This content is from: Local Insights

Updating Vietnam’s foreign exchange controls

Ordinance No 06/2013/UBTVQH13 on foreign exchange controls was passed on March 18 2013, amending and supplementing Ordinance No 28/2005/PL-UBTVQH dated December 13 2005. The new Ordinance, which takes effect from January 1 2014, focuses on issues critical to investors, including: foreign investment into Vietnam; Vietnamese investment overseas; usage of foreign currency in Vietnam; and, foreign loans for residents. The State Bank of Vietnam (SBV) has prepared many drafts of legal instruments to implement the new Ordinance.

Pursuant to the new Ordinance, and consistent with the Law on Investment, foreign investment into Vietnam is divided into direct investment and indirect investment.

Foreign direct investment in Vietnam, as defined in the new Ordinance, refers to a foreign investor investing capital and participating in the management of investment activities in Vietnam. Enterprises with foreign direct investment and foreign parties with business co-operation contracts must open a foreign direct investment capital account at an authorised credit institution for capital contributions, the transfer of the principal investment capital, profits and other lawful revenue. The lawful revenue of a foreign investor from such direct investment activities in Vietnam is permitted to be re-invested, remitted overseas or used to purchase foreign currency at an authorised credit institution if the revenue for overseas remittance is in Vietnamese dong. The same information is provided in Decree No 160/ND-CP date December 28 2006 (Decree 160) on implementing the Ordinance.

Foreign indirect investment in Vietnam refers to a foreign investor investing in Vietnam through the purchase and sale of securities and other valuable papers, through the contribution of capital, the purchase of shares, as well as through securities investment funds and other intermediary financial institutions, in accordance with the law but without direct participation in the management of investment activities. A non-resident being a foreign investor must open a bank account in Vietnamese dong, in order to conduct indirect investment in Vietnam; and all indirect investment capital being foreign currency must be converted into Vietnamese dong in order to conduct investment through this account. Such investors are entitled to use the legal revenue from this type of investment to re-invest or purchase foreign currency at an authorised credit institution for remittance overseas, provided that they satisfy all financial obligations of the State of Vietnam.

Vietnamese investment overseas

Residents are still entitled to invest overseas with legal foreign capital. Regardless of whether or not the investor is a credit institution, upon obtaining approval, by means of an offshore investment certificate, a resident must open a foreign currency account and register the remittance overseas in accordance with the regulations of the SBV.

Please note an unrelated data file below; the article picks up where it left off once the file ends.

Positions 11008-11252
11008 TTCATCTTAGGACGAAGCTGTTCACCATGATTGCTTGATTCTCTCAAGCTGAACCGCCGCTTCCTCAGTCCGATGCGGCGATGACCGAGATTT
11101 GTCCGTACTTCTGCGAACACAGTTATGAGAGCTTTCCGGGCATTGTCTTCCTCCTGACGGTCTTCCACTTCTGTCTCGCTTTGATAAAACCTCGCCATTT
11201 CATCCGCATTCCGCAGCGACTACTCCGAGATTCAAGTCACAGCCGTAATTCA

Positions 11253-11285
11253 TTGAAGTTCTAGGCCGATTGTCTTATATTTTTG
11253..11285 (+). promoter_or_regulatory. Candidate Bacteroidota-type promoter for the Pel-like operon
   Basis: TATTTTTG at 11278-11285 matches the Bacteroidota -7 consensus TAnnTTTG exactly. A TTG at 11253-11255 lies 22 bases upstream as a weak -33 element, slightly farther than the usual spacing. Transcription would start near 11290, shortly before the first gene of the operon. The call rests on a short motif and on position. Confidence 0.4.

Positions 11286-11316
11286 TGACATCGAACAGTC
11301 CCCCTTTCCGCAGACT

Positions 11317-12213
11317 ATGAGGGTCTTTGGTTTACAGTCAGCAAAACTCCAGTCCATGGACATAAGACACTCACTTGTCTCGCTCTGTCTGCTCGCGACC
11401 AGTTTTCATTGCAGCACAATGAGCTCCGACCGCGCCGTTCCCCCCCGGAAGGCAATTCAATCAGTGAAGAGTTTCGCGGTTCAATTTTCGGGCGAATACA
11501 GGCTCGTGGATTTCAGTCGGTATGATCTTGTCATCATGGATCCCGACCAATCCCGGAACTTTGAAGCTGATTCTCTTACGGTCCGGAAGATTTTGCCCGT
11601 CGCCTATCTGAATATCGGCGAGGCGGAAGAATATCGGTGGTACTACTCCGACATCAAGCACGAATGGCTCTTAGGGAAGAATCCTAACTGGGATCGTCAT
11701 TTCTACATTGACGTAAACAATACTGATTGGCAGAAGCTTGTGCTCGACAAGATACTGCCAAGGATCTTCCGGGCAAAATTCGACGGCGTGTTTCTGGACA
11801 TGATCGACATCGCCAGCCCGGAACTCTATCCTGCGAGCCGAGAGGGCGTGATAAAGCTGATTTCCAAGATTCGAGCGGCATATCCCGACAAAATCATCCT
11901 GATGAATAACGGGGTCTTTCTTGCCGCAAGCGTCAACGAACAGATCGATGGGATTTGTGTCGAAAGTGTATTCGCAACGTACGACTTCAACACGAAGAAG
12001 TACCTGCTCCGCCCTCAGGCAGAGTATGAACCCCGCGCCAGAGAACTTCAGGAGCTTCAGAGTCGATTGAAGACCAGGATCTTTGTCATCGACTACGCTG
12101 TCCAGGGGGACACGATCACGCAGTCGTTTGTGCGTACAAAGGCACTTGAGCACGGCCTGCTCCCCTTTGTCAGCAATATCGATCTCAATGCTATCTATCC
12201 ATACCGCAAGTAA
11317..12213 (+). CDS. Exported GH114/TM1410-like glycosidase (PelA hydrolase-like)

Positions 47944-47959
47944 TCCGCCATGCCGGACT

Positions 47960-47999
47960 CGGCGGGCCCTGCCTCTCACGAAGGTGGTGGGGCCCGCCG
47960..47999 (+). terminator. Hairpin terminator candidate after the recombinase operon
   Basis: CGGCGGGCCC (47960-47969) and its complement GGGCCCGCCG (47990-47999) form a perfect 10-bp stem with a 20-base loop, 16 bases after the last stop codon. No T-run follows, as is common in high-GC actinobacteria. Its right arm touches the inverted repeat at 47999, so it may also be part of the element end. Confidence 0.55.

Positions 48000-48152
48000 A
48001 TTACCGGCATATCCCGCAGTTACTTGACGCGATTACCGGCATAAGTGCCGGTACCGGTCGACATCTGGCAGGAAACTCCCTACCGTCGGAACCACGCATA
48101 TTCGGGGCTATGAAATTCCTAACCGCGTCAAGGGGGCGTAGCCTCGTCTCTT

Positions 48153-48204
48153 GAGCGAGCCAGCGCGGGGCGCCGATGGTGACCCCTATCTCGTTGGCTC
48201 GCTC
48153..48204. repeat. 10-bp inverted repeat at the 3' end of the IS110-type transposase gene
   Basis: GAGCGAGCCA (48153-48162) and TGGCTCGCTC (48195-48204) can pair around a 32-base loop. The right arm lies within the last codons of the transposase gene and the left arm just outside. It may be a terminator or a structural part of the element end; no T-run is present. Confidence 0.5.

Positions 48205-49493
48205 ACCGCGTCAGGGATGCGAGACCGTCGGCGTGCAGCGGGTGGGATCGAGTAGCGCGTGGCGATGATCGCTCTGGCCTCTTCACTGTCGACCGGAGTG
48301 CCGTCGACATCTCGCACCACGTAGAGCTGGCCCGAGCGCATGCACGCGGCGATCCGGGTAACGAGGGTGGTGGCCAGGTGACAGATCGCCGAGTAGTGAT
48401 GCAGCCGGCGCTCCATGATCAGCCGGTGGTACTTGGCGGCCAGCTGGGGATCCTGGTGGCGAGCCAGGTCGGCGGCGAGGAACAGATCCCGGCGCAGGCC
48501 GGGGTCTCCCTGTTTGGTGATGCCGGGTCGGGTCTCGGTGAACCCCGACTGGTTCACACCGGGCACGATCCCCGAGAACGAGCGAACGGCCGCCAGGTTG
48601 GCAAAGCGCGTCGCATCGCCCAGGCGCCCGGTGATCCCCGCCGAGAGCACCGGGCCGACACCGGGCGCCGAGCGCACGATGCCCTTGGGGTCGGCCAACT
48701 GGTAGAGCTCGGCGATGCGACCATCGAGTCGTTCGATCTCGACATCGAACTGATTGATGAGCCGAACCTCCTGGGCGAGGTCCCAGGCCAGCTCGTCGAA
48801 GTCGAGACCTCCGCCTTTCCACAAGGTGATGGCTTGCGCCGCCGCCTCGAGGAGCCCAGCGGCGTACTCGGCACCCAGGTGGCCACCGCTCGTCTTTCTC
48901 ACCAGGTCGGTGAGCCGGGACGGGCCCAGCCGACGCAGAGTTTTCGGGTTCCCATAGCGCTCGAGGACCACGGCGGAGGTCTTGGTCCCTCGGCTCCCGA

The New Ordinance also supplements a new clause on offshore indirect investment. Accordingly, a credit institution may conduct offshore indirect investment in accordance with the Law on Investment and the SBV's regulations. Other types of companies allowed to conduct offshore indirect investment are permitted to open and use an account to conduct lawful investment activities.

Limitations on using foreign currency

Furthering the movement in Vietnam to de-dollarise the economy and combat inflation, in the new Ordinance the article relating to the use of foreign currency has been amended to be stricter. It now provides that all transactions, payments, listings, advertisements, quotations, fixing of prices, and recording of prices in contracts, agreements, and other similar forms by residents and non-residents must not be effected in foreign currency, except those cases which have been permitted by the SBV. These amendments are expected to elicit two key changes: (i) the increase of commercial activities in Vietnam which operate in Vietnamese dong, having previously operated in foreign currencies; and, (ii) the authority of the SBV to decide and make legislation in respect of the types of commercial activities in Vietnam which may use foreign currency, instead of having to wait for a direct order from the Prime Minister. Under this amended article 'other similar forms' permits a wide interpretation of the state authorities to impose this restriction. As a result, methods commonly used to avoid the previous provisions, such as lease contracts with rent-review clauses based on fluctuations in the exchange rate or agreements made in a foreign currency but being settled in Vietnamese dong, may be at risk of breaching this provision.

Under the new Ordinance, resident enterprises, co-operative institutions, credit institutions and foreign bank branches are permitted to borrow and repay foreign loans based upon the principle of self-borrowing and self-liability for repayment in accordance with the law. Individual residents are also entitled to enter into foreign loan agreements under the guidance of the government. However, whether this is possible in practice depends on issuance of the implementing legislation.

Among other things, the new Ordinance also states that credit institutions, foreign bank branches and other institutions are permitted to conduct business, and to provide foreign exchange services, in Vietnam and overseas, after obtaining the written consent of the SBV.

Mark Fraser

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